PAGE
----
UCLA study links fasting to mitochondrial splitting and mTORC2 Activation (UCLA)

Other studies have suggested that increasing mTORC2 can help improve lifespan… and this suggests perhaps why we don’t want to take high regular (daily) dosing of rapamycin, which eventually starts to suppress mTORC2. Perhaps this new research is also a rationale for periodic fasting for those taking rapamycin - it boosts mTORC2…

UCLA researchers found that fasting increases the splitting of mitochondria, which may have implications for metabolic and aging-related diseases.

In the study published in June, scientists examined the livers of mice that had been starved and identified the activated proteins, said Nuria Martinez-Lopez, the paper’s first author. They found that proteins in the mTORC2 cellular signaling pathway – known to be related to cell growth and metabolism – were activated by fasting, she added.

These proteins increased the splitting of the mitochondria during fasting, which might allow cells to more efficiently burn fatty acids to cope with starvation, said Rajat Singh, the paper’s corresponding author.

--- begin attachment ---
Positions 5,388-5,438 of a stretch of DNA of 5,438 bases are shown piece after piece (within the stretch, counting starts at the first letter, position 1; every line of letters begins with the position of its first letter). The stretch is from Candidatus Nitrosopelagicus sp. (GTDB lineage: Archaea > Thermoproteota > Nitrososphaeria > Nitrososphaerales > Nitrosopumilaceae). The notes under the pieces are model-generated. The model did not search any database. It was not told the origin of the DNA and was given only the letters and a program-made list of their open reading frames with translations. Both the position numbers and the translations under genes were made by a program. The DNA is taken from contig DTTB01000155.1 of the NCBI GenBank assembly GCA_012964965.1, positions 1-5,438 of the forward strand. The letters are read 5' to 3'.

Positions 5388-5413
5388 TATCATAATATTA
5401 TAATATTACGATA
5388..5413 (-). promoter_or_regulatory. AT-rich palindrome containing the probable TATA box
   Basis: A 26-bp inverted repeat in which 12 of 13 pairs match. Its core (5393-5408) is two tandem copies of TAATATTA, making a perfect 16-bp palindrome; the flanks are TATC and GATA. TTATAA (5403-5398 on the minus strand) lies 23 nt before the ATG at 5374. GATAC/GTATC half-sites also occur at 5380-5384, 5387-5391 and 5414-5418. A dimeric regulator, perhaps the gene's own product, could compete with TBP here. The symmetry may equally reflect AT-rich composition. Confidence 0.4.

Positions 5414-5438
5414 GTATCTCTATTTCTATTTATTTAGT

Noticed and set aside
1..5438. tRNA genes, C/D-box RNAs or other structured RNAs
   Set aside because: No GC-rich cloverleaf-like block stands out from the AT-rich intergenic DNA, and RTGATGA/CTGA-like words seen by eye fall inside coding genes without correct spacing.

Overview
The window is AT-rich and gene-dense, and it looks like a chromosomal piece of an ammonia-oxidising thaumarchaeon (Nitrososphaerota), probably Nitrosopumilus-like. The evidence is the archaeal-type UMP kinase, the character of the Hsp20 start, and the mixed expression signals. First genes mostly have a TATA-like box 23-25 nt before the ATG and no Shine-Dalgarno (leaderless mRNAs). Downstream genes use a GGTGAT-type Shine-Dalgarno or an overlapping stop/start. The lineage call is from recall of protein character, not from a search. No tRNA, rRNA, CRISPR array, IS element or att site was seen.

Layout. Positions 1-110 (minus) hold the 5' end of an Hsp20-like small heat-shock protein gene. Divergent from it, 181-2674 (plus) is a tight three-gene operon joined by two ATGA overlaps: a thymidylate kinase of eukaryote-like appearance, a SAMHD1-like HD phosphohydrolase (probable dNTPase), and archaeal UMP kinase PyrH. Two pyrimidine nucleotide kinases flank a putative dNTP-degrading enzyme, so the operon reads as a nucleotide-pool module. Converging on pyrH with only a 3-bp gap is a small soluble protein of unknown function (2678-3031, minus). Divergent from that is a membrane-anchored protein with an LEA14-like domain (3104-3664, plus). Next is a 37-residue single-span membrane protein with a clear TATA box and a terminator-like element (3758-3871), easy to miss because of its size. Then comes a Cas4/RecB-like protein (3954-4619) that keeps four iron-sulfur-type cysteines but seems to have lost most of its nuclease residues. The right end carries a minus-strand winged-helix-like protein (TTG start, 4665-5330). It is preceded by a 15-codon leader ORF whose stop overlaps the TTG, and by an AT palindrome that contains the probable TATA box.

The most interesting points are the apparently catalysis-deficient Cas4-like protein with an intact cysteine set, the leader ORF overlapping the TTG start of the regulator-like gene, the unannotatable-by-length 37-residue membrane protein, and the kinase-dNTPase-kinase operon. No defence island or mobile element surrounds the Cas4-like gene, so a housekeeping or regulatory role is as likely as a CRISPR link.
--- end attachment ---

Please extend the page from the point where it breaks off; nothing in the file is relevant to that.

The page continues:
Going forward, the lab will investigate how activation of the mTORC2 pathway delays diseases and extends lifespan, Mattar said in the emailed statement.

“We could ambition a lower aging-disease burden, a scenario where we all can age healthily to enjoy our life until the last days,” she said in the statement.s

Full writeup:

Open Access Paper:

mTORC2–NDRG1–CDC42 axis couples fasting to mitochondrial fission

Fasting triggers diverse physiological adaptations including increases in circulating fatty acids and mitochondrial respiration to facilitate organismal survival. The mechanisms driving mitochondrial adaptations and respiratory sufficiency during fasting remain incompletely understood. Here we show that fasting or lipid availability stimulates mTORC2 activity. Activation of mTORC2 and phosphorylation of its downstream target NDRG1 at serine 336 sustains mitochondrial fission and respiratory sufficiency. Time-lapse imaging shows that NDRG1, but not the phosphorylation-deficient NDRG1Ser336Ala mutant, engages with mitochondria to facilitate fission in control cells, as well as in those lacking DRP1. Using proteomics, a small interfering RNA screen, and epistasis experiments, we show that mTORC2-phosphorylated NDRG1 cooperates with small GTPase CDC42 and effectors and regulators of CDC42 to orchestrate fission. Accordingly, Rictor KO, NDRG1Ser336Ala mutants and Cdc42 -deficient cells each display mitochondrial phenotypes reminiscent of fission failure. During nutrient surplus, mTOR complexes perform anabolic functions; however, paradoxical reactivation of mTORC2 during fasting unexpectedly drives mitochondrial fission and respiration.